effective date

The date a dental benefits contract becomes active (effective). Also, the date a member becomes eligible for benefits.


Requirements that define who and when a person may qualify to enroll in a plan.

eligible dependent

Any of the dependents of a member who are eligible to enroll for benefits and who meet the conditions of eligibility as described under eligibility for benefits.

eligible member

When you are enrolled in a plan and can use the benefits as of the effective date.

emergency services

Dental services that are immediately required to relieve pain, swelling or bleeding, or are required to avoid jeopardizing the patient’s health.


Dental services that involve treatment of diseases or injuries that affect the root tip or nerve of the tooth.

exclusive provider organization (EPO) plan

A type of plan that requires members to visit network dentists to receive coverage.

expiration date

The date an individual is no longer eligible for his or her benefits.

Explanation of Benefits (EOB)

The notice that members and dentists receive after services have been provided and a claim processed. The EOB provides information about the fees charged, what procedures were provided, any adjustments made by the carrier and the member’s coinsurance payment.



A plan where the dentist is paid a specified amount per service and the member is responsible for any applicable deductible, coinsurance and amounts over the annual maximum.

flex plan

When an employer offers multiple benefit plans to choose from, i.e., a “menu” of plans; also known as a cafeteria plan.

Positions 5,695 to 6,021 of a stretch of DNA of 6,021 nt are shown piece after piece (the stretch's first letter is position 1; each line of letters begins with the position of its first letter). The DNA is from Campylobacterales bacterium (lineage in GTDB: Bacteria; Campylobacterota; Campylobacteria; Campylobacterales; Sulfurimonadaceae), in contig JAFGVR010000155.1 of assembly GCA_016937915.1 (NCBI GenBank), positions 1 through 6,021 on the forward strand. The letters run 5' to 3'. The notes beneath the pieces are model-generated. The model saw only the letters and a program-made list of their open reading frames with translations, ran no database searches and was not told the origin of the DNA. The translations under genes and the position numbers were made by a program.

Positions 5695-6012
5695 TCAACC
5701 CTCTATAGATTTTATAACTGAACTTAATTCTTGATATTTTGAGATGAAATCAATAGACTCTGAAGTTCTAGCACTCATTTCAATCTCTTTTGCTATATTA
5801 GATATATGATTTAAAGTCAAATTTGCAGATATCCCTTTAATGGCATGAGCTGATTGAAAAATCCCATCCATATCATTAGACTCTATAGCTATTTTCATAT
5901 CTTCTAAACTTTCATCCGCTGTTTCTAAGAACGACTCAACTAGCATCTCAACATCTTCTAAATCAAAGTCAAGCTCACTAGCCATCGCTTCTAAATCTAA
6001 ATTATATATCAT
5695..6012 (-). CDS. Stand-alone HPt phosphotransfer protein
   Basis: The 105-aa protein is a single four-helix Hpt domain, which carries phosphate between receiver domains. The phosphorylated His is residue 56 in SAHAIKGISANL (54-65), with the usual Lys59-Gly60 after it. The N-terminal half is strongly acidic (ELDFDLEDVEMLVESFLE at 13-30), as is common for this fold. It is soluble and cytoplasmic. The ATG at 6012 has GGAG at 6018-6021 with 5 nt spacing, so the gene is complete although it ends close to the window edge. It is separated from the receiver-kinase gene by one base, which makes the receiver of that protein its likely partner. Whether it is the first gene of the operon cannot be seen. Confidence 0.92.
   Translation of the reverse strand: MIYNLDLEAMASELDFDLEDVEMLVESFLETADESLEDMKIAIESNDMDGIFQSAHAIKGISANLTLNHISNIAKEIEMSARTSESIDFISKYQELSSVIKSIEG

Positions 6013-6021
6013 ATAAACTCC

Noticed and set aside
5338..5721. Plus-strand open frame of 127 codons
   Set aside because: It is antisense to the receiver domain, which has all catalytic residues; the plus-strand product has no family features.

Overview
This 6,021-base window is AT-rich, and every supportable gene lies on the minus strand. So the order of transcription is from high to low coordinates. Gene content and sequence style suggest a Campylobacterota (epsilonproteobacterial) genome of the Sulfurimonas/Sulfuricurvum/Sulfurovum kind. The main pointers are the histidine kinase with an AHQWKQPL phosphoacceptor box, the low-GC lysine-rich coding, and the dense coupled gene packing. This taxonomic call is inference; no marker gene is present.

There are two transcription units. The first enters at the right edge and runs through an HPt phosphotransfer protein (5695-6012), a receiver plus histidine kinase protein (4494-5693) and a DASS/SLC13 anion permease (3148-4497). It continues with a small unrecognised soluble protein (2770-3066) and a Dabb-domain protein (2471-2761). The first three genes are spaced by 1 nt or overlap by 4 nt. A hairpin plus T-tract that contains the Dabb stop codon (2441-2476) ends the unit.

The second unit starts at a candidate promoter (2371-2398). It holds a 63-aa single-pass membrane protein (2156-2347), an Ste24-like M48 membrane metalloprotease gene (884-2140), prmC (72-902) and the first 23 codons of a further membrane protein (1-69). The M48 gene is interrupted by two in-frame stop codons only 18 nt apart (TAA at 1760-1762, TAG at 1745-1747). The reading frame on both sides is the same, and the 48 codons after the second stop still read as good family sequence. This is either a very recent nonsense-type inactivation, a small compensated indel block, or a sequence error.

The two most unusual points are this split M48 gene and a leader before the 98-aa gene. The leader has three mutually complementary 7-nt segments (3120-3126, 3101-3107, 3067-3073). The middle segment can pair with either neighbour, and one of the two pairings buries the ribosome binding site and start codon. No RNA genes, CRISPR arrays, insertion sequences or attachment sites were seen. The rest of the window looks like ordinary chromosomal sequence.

flexible dual choice

An option that allows a member to switch between two dental plans selected by the employer, as often as monthly, removing the restriction of changing plans only during open enrollment. 

freedom of choice

A plan feature that allows members to visit any licensed dentist (usually a fee-for-service plan).

full-time student

A student who is regularly attending an accredited school with an academic schedule of at least 12 credits.



A written or verbal statement of dissatisfaction by a member. Delta Dental follows regulatory requirements in responding to grievances.


health care exchange

A government-regulated marketplace of insurance plans offered to individuals or small businesses who lack health care.

HIPAA (Health Insurance Portability and Accountability Act)

A federal initiative with a focus on patient privacy and allowing people to keep their health insurance even when changing jobs. 

health maintenance organization (HMO)

A health care option where members receive most or all of their treatment from a primary care medical or dental office to which they are assigned. The primary care dentist may refer a member to a specialist when needed. A dental HMO may be be abbreviated as DHMO.



Services provided in a plan either by a contracted or non-contracted dentist.

  • In-network dentists have agreed to participate in a plan and to provide treatment according to certain requirements and to accept contracted fees as full payment.